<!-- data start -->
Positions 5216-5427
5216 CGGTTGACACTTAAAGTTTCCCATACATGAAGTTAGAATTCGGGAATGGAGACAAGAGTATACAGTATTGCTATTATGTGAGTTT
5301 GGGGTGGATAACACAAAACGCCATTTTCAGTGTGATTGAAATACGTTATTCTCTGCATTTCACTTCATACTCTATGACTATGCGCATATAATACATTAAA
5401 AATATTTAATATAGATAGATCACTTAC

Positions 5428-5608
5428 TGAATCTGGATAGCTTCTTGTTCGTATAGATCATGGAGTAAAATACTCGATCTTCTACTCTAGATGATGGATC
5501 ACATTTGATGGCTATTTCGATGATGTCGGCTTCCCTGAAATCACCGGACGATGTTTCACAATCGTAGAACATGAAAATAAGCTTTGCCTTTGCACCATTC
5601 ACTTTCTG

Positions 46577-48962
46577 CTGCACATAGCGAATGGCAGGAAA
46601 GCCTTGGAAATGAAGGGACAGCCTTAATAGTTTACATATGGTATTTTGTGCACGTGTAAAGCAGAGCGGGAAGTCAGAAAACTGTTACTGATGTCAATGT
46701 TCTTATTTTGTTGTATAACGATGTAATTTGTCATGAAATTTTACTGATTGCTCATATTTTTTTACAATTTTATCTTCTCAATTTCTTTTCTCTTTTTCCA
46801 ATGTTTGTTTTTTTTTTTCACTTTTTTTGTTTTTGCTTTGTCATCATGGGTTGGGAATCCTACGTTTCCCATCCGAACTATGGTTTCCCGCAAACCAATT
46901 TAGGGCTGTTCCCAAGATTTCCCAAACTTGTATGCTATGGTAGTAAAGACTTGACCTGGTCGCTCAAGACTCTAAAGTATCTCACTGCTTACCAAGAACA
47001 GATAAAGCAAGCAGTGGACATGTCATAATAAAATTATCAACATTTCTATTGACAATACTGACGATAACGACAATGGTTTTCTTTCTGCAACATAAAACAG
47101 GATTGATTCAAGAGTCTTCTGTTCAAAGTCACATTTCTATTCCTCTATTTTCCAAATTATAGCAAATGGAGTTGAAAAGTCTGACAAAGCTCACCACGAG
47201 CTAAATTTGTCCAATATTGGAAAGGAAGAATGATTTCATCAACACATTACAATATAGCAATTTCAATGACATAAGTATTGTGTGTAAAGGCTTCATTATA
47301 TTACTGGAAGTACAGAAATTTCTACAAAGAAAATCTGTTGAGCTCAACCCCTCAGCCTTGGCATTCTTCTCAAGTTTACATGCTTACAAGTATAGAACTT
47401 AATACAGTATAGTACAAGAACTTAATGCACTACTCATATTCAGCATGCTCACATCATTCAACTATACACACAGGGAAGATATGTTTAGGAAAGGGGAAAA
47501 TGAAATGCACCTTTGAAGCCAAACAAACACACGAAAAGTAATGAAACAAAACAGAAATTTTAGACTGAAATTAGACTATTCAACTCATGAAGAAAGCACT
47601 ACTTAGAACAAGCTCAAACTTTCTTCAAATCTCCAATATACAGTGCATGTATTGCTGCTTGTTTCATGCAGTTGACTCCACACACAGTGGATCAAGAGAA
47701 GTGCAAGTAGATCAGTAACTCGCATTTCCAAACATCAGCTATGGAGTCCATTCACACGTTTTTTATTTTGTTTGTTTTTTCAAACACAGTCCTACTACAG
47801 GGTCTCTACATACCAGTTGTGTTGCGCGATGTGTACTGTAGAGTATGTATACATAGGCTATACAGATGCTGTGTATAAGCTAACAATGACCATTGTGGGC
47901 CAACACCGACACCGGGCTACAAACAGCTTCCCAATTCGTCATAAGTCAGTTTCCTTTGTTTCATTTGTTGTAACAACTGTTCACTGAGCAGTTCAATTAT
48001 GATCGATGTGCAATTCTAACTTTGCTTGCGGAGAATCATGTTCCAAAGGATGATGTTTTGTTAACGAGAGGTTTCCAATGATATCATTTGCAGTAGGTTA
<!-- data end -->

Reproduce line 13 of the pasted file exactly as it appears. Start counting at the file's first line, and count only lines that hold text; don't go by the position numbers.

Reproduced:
46801 ATGTTTGTTTTTTTTTTTCACTTTTTTTGTTTTTGCTTTGTCATCATGGGTTGGGAATCCTACGTTTCCCATCCGAACTATGGTTTCCCGCAAACCAATT